How excited are you ahead of your trip to Liverpool? It’s always a key game in the season, but for it to come with the two teams first and second, and for you to be three points above them at the top of the table?
OGS: You’re always excited when you’re going to play against teams of that quality and calibre, of course. For us, form goes out the window. It doesn’t really matter if it’s first or last game. You know when you go to Anfield it’s a big game for the club, a big game for the players, for the fans. So I’m really looking forward to it. We’re in good form at the moment.
After what happened in the week, with you going clear at the top of the table, have any of those you had success with at United as a player been in contact to congratulate you?
OGS: You don’t get anything for being at the top of the league in January, so no, it’s not a ‘congratulations’, no, it’s not something that we’ve ever really valued. It doesn’t matter, it’s where you end up at the end of the season that matters.
You’ve talked a lot about mentality a lot and the improved mentality, and clearly that’s important going to a place like Anfield. How much tougher is this group of players and how much more together are they?
OGS: It’s a great spirit. I think we’ve gained some valuable players with some valuable experience for some of the players, of course. Now, a few of the signings that we’ve made, Aaron, Dan, Harry, the ones that I signed as well, they’ve been here a bit longer. They know more about the standards, the expectations, the pressures of being at Man United. I think we’ve become stronger mentally, physically more robust in both parts. And, of course, you know Bruno, Edinson, Odion, Alex, Donny coming in from the outside. They are good human beings and good professionals which helps the group.
With the league table as it is, knowing what three points would mean in this game and of course that you’re playing against one of your biggest rivals… Is this one of the biggest games for you as a manager as well?
OGS: The next one is always the biggest, it’s always the most important. Being, of course, where we are in the league gives us more confidence. It’s a sign of, or an indication, of where we’re at. But a game against the game against the champions, they’ve have an amazing record at Anfield. In the league they haven’t lost for many, many years, so it’s a great test for us – can we go there and cause an upset?
You’ve said yourself just then that the lead now doesn’t matter this month, it’s where you finish up. Marcus Rashford has said in an interview that, given the position that you’re in, finishing second or third wouldn’t be a good season. Do you agree?
OGS: I don’t think where we’re going to end up at the moment. You always want to improve, you always want to be better, you have ambitions of winning every game and I’m glad the players think that way. That means we’re doing something right here at the club. The mentality is right, they want to do it. And for us, it’s a chance for us to test ourselves where we’re really at because Liverpool at Anfield is one of the great challenges.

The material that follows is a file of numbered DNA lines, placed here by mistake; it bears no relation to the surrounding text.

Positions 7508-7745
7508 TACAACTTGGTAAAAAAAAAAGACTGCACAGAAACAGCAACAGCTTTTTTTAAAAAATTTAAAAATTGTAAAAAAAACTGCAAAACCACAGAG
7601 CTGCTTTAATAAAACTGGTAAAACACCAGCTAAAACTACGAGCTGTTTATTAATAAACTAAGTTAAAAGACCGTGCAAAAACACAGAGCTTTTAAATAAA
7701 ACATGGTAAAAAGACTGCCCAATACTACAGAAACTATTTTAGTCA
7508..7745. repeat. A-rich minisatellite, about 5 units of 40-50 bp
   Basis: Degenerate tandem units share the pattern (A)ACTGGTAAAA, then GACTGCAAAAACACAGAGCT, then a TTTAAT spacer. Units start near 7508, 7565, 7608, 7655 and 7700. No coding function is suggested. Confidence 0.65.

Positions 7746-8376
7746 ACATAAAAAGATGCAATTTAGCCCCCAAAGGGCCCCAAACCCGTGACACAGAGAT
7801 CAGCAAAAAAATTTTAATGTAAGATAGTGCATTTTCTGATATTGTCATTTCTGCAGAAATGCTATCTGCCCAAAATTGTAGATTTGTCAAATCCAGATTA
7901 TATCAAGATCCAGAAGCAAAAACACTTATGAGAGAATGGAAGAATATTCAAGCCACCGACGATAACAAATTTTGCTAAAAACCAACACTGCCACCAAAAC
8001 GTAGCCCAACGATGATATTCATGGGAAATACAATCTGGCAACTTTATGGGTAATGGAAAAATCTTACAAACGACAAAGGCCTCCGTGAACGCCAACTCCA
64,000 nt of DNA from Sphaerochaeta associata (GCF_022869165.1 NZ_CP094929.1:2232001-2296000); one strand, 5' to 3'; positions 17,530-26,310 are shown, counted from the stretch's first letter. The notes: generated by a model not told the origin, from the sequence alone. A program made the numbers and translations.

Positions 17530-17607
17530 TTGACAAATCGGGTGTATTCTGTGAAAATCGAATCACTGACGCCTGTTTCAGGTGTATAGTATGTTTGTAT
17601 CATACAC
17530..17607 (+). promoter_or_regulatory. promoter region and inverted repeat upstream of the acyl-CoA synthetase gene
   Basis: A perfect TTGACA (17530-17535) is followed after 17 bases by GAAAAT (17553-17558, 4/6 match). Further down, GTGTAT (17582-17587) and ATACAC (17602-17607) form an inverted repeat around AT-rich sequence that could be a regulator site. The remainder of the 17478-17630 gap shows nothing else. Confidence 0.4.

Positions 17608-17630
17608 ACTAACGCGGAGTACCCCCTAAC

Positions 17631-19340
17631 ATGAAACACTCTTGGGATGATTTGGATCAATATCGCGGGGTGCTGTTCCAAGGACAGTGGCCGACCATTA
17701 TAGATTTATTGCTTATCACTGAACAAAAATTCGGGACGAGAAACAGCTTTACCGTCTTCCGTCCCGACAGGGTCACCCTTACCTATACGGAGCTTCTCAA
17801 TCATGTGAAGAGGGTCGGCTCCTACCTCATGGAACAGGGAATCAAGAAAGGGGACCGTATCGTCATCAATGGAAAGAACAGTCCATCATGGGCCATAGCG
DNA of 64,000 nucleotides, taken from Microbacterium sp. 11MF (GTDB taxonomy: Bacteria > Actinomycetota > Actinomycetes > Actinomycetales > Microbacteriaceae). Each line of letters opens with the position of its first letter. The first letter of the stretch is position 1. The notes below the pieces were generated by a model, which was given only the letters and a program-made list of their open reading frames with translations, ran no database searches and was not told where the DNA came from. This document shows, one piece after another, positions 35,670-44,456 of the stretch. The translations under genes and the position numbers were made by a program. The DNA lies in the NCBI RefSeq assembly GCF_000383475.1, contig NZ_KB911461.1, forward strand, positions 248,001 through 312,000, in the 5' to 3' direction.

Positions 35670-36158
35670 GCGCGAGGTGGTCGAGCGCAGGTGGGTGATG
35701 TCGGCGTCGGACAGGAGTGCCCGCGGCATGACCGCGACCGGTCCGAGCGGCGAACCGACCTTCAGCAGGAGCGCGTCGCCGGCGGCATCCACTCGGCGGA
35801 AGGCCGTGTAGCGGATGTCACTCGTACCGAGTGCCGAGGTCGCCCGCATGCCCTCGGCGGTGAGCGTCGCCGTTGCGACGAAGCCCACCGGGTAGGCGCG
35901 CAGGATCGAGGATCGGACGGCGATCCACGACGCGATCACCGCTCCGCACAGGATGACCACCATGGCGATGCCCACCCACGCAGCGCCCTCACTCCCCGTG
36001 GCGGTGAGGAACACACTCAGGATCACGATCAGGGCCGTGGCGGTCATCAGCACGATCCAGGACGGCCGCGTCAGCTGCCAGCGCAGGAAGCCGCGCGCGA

A number of coaches have had issues with Jurgen Klopp and his staff on the touchline in the past. They always seem to avoid censure or a charge. Given how important this game is and that Klopp seems to be whipping up a siege mentality, do you think the officials need to keep a closer eye on his conduct and behaviour during the game, do you think?
OGS: I don’t think it’s my place to give the officials any advice. They’re good at what they’re doing and it’s not something I think about at all. I’ve got loads of respect for Jurgen and I haven’t experienced that at all.
First of all, are there any absentees for the match? And secondly, Liverpool have their injuries and you’re can’t play in front of what would be a very passionate crowd this weekend, and they’ve had a rocky recent run – can you understand why people might think this is a good time to play them?
OGS: Well, I think we have as many injuries as them. That’s just how football is, you get injuries and that’s just part and parcel of the game. I’ll give everyone tomorrow, as well, to prove their fitness, to get a chance to go to that game. There’s a couple of knocks that we got at Burnley that I’m not sure about. For us, form goes out the window when you play your rivals. But our form gives us confidence, so we’re confident going into the game. But we are the challengers, they are the champions and they’ve earned the right to be the champions. We’re challengers and hunters and you want something that they’ve had, and they have. So, our mentality will be to work hard, to be humble and to do our best to see what we can get out of the game.
Is it hard to defend a title? As champions, do you think other clubs psychologically lift themselves a little bit more because you’re the champions? You’ve face this a number of times, obviously. Do you think Liverpool are facing that now?
It was always the biggest game for teams when they played Man United when I played there. I think that’s always going to be the case when you play against teams that have been successful, everyone wants to be where they are. Everyone wants to be champions and everyone wants to beat them. They’ve earned the right to be looked up to because they’ve played some fantastic football and got some fantastic results in the last three or four years. For us, we go there with the knowledge that we have to play to our best and work harder than ever to get a result. That’s what you do against the best teams.
You said it would be an upset, but you’re the ones top of the league. Would it really be an upset United beating Liverpool?